888 Challenge #6
In the last decades of the Roman republic, imperium is power. The height of political imperium is the consulship, and Marcus Tullius Cicero won’t settle for anything less - quite an ambition for a farmer’s son. Learning the art of oratory and marrying sufficient money to buy his way into the senate is easy enough; achieving rank within the senate is harder. The opportunity to do so arrives on his doorstep in the form of a Sicilian named Sthenius, hiding from the murderous intentions of Sicily’s Roman governor. Gaius Verres could scarcely be more corrupt if he tried, and makes an ideal target for an ambitious advocate clever enough to outwit the devious defence lawyer.
In politics, drawing attention to yourself can cause trouble. Cicero finds himself caught between the feuding generals Pompey and Crassus, beholden to one and dodging the enmity of the other. Having helped Cicero during the Verres case, Pompey expects some assistance in return - help to gain his own, military brand of imperium; and Crassus is planning something that Cicero will need all his political ingenuity to stop.
A novel about law and politics ... bound to be a bit dull, you think? Not a chance! Even elections can be interesting when the process is subject to the kinds of manoeuvrings the Romans delighted in. Add in Caesar’s ambitions and Crassus’s fortune, and they can be thrilling. So can trials when you have Verres in the dock and Hortensius defending him; the one vile, the other a first-rate schemer with an endless supply of tricks for ensuring things go his client’s way. The sheer scale of Verres’s numerous crimes was mind-boggling, and I wondered if history had ever produced an official more corrupt ... and then the book introduced Catilina, who governed in Africa and almost escaped prosecution because no-one could be found brave enough to take on the case.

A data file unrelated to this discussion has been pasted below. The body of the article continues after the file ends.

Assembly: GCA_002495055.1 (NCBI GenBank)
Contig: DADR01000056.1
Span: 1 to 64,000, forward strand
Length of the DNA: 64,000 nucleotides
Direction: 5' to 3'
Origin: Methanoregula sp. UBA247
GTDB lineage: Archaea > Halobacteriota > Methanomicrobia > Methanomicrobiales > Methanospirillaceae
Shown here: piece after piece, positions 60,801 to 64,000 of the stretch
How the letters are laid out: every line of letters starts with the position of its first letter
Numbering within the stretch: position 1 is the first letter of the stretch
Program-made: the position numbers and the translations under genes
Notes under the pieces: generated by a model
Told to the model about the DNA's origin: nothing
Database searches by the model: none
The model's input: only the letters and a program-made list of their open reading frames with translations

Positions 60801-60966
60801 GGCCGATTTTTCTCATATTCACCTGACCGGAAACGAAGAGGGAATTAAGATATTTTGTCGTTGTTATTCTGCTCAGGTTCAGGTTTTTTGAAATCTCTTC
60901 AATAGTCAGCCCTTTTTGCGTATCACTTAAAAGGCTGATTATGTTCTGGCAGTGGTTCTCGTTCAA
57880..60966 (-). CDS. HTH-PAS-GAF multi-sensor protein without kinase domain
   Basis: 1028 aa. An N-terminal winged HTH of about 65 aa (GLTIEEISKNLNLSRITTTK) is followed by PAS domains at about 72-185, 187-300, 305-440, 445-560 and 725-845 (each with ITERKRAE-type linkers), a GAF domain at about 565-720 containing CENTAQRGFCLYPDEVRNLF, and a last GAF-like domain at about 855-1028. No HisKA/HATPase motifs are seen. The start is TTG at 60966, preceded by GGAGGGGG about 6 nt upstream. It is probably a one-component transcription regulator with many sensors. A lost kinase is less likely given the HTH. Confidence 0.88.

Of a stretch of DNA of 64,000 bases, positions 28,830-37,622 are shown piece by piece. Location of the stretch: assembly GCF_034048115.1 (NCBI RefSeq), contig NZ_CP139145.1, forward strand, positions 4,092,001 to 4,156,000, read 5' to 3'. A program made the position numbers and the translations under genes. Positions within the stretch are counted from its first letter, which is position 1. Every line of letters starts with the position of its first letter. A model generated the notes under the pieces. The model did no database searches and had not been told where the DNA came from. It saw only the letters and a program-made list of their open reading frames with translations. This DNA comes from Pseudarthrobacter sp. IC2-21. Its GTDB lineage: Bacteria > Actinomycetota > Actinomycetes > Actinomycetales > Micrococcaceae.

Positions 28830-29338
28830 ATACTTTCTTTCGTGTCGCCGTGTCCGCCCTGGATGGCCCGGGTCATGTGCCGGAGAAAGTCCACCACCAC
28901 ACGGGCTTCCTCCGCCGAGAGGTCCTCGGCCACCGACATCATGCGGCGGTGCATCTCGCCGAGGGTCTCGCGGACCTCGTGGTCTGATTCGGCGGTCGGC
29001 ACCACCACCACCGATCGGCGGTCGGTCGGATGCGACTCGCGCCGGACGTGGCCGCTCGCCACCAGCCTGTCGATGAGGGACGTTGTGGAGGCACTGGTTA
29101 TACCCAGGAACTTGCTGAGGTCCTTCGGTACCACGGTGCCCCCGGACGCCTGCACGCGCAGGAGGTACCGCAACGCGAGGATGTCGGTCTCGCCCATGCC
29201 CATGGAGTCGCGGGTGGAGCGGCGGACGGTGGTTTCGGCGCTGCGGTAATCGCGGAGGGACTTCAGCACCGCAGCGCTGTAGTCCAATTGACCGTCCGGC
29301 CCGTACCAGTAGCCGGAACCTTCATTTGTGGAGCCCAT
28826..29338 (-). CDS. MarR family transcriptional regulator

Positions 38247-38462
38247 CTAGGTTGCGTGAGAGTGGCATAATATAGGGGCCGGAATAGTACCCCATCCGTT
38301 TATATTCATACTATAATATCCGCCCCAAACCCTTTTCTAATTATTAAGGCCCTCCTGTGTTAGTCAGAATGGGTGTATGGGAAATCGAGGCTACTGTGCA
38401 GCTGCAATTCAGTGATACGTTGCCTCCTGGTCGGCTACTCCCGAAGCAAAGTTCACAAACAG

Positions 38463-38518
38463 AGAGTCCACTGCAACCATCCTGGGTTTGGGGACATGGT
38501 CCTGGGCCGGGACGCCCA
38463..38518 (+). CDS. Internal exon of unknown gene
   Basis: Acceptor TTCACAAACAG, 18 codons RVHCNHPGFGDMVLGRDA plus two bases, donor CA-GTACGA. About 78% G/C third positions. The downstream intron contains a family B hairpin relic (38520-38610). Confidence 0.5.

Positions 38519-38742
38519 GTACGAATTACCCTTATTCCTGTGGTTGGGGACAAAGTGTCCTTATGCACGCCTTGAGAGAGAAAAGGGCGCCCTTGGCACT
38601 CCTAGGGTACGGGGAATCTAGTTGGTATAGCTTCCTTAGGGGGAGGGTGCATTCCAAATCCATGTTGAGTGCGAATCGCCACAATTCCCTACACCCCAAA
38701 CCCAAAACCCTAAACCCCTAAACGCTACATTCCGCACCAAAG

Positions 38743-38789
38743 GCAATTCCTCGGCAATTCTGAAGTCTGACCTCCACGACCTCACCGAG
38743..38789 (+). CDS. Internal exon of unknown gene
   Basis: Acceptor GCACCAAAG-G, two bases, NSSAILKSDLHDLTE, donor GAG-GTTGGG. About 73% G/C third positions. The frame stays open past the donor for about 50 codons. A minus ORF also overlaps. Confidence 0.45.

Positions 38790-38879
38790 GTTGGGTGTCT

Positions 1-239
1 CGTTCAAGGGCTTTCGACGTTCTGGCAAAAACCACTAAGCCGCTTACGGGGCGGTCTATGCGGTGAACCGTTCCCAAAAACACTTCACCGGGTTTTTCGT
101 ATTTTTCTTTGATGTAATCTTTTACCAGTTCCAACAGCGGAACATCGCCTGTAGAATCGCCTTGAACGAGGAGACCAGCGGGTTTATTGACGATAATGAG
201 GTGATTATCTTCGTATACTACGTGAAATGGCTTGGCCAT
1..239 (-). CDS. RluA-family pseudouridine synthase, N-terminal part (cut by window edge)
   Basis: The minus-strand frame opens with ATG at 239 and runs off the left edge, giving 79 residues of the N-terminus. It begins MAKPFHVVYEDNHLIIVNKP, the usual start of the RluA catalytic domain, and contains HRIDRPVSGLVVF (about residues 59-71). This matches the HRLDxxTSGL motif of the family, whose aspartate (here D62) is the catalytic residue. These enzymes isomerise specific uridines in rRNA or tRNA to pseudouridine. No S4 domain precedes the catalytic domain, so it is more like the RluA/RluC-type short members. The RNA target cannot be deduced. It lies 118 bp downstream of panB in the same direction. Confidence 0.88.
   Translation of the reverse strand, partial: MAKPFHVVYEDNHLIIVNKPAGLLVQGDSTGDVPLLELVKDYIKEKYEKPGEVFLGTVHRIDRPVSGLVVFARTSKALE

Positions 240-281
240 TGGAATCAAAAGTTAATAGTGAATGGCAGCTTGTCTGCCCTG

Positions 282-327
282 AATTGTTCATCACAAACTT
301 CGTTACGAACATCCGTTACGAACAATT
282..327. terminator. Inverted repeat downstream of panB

The people in the book are all real, and so is the narrator - Cicero’s secretary-slave, Tiro, who developed a 4000-symbol shorthand system in order to cope with his master’s torrents of words. He’s ideal for the rôle - close to Cicero and his work, and able to observe without being much noticed. He can just stand back and watch the drama (and the comedy) unfold. Between Tiro’s observations (‘I learned one valuable lesson that day, which is that if you seek popularity, there is no surer way of achieving it than raiding a syndicate of tax collectors.’) and the comeuppances delivered to various characters, it was funnier than I had expected. The characters are all fabulous, and it’s generally easy to keep track of who’s who - but it ended when Cicero became consul and I wanted to know more!